At the beginning of the nineteenth century, William and Hester Darville opened a village shop, together with his widowed mother, Mary. She died in 1807, aged 83, and William died three years later. Hester contracted smallpox and died the following year, 1811, and the cottage was left empty. In 1841 the Goodchild family moved into the North cottage. James was the shepherd at the Home Farm, and he and his wife Dinah had eight children and as they grew, opened up the old grocery shop at the front of the cottage. Unfortunately she died in 1850, and James moved into the smaller south cottage, taking his apprentice shepherd Eli Crockett, then aged seventeen, with him. He was one of the older sons of Caleb and Mary Crockett of Beech Cottage. In time, he married, and he and his wife Elizabeth had several daughters, amongst whom was Julia, who grew up to marry Fred, the boy next door. Mrs Jane Rogers had taken over the North Cottage in 1850 and as a widow 27 years old, had continued to run the shop. With her lived her daughter, Sarah, her son Joseph (Fred), and her sister, Fanny Darville one of the lacemakers. Julia Crockett became Julia Rogers, and together with her mother-in-law continued on, selling goods. They could sell only a few things, like the vegetables traded by cottagers for sugar or cheese, as labourers wages were seven shillings a week only. Fred earned his living as a carpenter and died in 1902. Jane Rogers died in 1915, and Julia carried on the trade alone, adding threads and buttons to the shelves, and sweets at a farthing an ounce.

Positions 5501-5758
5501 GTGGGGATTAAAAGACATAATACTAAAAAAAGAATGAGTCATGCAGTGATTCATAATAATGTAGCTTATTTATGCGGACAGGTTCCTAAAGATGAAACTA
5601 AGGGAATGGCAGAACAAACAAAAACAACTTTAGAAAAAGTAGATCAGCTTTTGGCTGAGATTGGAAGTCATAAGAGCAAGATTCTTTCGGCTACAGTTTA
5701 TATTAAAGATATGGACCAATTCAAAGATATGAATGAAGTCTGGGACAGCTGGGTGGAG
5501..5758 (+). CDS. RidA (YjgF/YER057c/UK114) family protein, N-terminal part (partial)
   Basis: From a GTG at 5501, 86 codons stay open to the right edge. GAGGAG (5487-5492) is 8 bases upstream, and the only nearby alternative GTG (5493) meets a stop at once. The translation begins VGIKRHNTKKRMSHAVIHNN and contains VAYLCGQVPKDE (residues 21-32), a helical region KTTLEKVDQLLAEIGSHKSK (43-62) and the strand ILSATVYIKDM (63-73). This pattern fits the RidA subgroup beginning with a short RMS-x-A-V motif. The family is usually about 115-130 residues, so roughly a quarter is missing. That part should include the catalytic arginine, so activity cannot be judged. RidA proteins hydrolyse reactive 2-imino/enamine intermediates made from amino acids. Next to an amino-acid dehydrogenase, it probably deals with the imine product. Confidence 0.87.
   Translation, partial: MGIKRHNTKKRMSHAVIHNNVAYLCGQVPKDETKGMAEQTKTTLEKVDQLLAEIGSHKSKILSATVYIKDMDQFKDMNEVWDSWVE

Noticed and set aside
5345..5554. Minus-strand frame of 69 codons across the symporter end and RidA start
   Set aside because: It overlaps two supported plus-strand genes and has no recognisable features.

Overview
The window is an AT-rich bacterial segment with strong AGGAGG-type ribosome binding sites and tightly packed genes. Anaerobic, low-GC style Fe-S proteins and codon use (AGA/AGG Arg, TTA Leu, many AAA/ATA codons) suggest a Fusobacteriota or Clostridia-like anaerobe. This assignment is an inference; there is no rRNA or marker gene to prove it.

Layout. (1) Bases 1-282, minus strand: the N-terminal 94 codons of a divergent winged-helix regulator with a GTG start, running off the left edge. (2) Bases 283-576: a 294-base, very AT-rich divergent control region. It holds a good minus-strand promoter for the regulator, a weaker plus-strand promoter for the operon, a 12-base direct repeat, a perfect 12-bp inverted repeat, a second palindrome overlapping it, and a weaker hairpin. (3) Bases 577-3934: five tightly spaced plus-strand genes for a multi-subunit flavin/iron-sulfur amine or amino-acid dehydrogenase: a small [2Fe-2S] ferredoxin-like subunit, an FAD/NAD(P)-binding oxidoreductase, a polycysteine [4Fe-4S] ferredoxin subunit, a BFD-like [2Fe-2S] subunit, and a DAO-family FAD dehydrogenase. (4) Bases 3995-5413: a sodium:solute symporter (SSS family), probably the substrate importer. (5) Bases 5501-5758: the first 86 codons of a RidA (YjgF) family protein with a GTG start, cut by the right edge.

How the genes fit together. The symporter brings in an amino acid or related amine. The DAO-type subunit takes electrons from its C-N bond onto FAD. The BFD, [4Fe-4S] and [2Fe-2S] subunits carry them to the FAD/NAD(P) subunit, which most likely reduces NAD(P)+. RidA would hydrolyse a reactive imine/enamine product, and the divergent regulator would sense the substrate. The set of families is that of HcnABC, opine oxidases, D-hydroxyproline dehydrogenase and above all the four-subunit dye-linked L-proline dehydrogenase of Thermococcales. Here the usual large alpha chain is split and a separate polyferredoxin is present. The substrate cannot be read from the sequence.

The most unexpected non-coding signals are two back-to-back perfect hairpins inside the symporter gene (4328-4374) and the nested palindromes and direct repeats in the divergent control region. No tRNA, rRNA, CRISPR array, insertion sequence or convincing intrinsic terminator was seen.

The South Cottage had been taken by Billy Fisher and his wife. Mr Fisher was chauffeur to Mr Lavington. Later in time, Miss Gwen Quint, who had been a housekeeper at Askett House came to live with her sister Doris, known as Puck, and then Mr Tommy Strout lived at the cottage.

Julia Roger's sister, Miss Ann Crockett had come to live with her, and after Julia died in 1931, Miss Crockett carried on the shop. She was also the Sunday School Superintendent at the Baptist Chapel. She adopted her neice, Betty Brown, who helped her in the shop. In 1943 she married and became Mrs Webb and stayed on at the shop until 1946, when the family moved to Haxtead, Miss Ann Crockett living with them until she died in 1958 and Mr and Mrs Webb moved to Monks Risborough.

During the war, in 1944, Jinx Lavington moved into the South Cottage, while her husband was in the forces - her daughter was born in 1944 in the cottage. When the shop closed, she added the two cottages together - hence Lilac Cottage.

The property has changed owners several times since then.

Footnote: It was Miss Doris Quint (Puck) who was the Housekeeper at Askett House, not Gwen.

Puck and Gwen lived in one semi-detached half of Lilac Cottage and their elder sister, Mrs Strout lived in the other half.


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